Seidler Inspired MCM Kitchen | SpaceCraft Joinery | Projects


Justine Bryan

The inspiration for Justine and Bryan’s kitchen was an icon designed by a master.

Price guide*: $60K - $65K


Carcase/Internals: Melamine high moisture resistant interiors/shelving in Polytec (BORG) White 16mm Woodgrain ABS edging   Door/Drawer/Panel/Kicker: Base joinery fronts from Veneer Panels Blackwood 17mm Door/Drawer/Panel/Kicker: 2 x Overhead doors & 2 x Fridge doors Laminex Battalion 16mm Door/Drawer/Panel/Kicker: 3 x overhead doors Laminex Pillarbox 16mm Door/Drawer/Panel/Kicker: Overhead & base feature frame Veneer Panels Blackwood 17mm   Hinges: Aventos HK Lift up with push to open BLUM White from FHS Door/Drawer/Panel/Kicker: Tall joinery – Fridge alcove & Pantry Veneer Panels Blackwood 17mm   Feature: Cathedral Glass for display cabinet Federation Glass Cathedral Glass 4mm 3 x fixed panels & 2 x sliding doors with circular notch out Feature: Display cabinet frame Wood ‘n’ Doors Blackwood 21mm from Wood ‘n’ Doors   Feature: Feature timber end frames for display cabinet Wood ‘n’ Doors Blackwood 34mm x 34mm   Drawer Hardware: Legrabox soft close drawers BLUM from FHS
Drawer Hardware: Legrabox soft close Inner drawers BLUM from FHS   Top: Top mount sink provision & Std cooktop cut out Cosentino Dekton Nibbia 20mm Pencil edge detail from StoneWare Kickers: 135mm high kickers Blackwood Veneer 135mm Veneer Panels Handles: Push to open BLUM from FHS   Handles: Custom handles Blackwood Hardware/Wireware: Corner Carousel Hettich 9162201   Hardware/Wireware: 2 Tier base pull out white left of oven Hinges: Soft close BLUM from FHS Cutlery Inserts: Ambia Line cutlery insert BLUM Grey from FHS   Oven: 76cm Pyrolytic Built-In Oven Fisher & Paykel OB76SDEPX3 760W x 608D x 689H   RH ducting: External ducting Schweigen 1 x 6Mtr, 200mm Flexi Duct   Cooktop: Bosch 90cm Serie 8 Induction Cooktop PIV975DC1E 916W x 527D x 51H Rangehood: Schweigen Silent Undermount Rangehood 900mm Schweigen UM-9SP 348H x 863.6W x 295D Microwave: NeoChef, 42L Smart Inverter Microwave Oven LG MS4296OBS 540W x 434H x 310D Dishwasher: Existing Dishwasher onsite Samsung DW60H9970FS 590mm W x 845mm H Fridge: 605l French door fridge – Stainless steel Westinghouse WHE6060SA 896W x 781D x 1725H RH Motor: Silent rangehood motor solution Schweigen SP.1600 Shelving: Book shelf Laminex Battalion 16mm Laminex edged in Blackwood Veneer Shelving: Feature Curved shelving Laminex Battalion 16mm Laminex with 17mm Blackwood veneer shelves Sink: Waste Plug Included with sink Buildmatt Sink: Logan single & qtr bowl with drainer Buildmatt Brushed S/S 1075mm x 450mm top mount sink application   Tapware: Mira Pull out mixer tap Buildmatt Brushed nickel Splashback: Tile splash back Perini The Argo / grey 200mm x 230mm Lighting: LED strip lighting for glass display cabinet Allegra Natural white from FHS to the underside of display cabinet & top internal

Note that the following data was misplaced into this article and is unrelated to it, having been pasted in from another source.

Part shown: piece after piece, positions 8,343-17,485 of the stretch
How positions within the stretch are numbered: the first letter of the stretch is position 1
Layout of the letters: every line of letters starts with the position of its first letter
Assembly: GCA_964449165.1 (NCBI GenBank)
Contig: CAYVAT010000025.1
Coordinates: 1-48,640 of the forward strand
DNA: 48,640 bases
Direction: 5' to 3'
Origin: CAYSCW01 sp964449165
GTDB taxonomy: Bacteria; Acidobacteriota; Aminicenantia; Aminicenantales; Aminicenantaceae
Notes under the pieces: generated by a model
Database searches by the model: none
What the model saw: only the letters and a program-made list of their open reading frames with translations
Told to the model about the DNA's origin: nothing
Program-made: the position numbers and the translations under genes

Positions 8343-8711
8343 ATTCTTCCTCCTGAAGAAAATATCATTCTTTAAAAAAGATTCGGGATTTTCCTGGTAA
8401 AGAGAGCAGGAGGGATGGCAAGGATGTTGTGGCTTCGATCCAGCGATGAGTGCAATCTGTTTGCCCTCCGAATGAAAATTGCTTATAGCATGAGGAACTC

*Price guide includes: cabinetry and tops. Exclusions: appliances, tiling, electrical and plumbing.

The client's brief.

...not only did the client get the 21st-century nous and know-how of SpaceCraft; they also got the sophisticated design sensibilities of Harry Seidler...

Where will you find the spark for your renovation? Reality TV? Instagram? Our website? Or, just maybe, you could dig a little deeper and find your inspiration in architectural history. After all, the work of the greatest architects is all out there online, in documentaries and books. Heck, some you can even visit. For Justine and Bryan, this strategy fed from their passion and made perfect sense. Because not only did they get the 21st-century nous and know-how of Jessie from SpaceCraft; they also got the sophisticated design sensibilities of Harry Seidler, with a little help from Mondrian to boot.

It’s probably pretty clear by now that we are infatuated with mid-century modern design. And pukka architecture. That’s why Justine and Bryan’s home – and brief – was such a joy for us. When Jessie met with them, they’d only just sold their townhouse and moved with Buzzy, their cat, to the beautiful Eden Hills. Here, they’d found one of those delicious rarities: a svelte, low-line brick-and-stone home built in 1965, with all the mid-century trimmings still in place.

So often, these homes can be modified without any understanding or sensitivity and not only lose their character but the architectural narrative as well. And this home was obviously designed with skill and flair in the first place. How sad that we so often lose the history of these homes: who originally owned them, who designed them and how they’ve evolved from there.

Speaking of evolution, it has to be said that even the most fabulous and forward-thinking home from 1965 will inevitably fall short in some area with nearly 60 years of sociological and technological advances, not to mention the ravages of wear and tear. The main problem Justine and Bryan faced was that the kitchen was quite small. When they first moved in, their fridge wouldn’t even fit. Not to mention their coffee machine. And it lacked storage. Not really ideal when you love to cook and entertain like this couple does.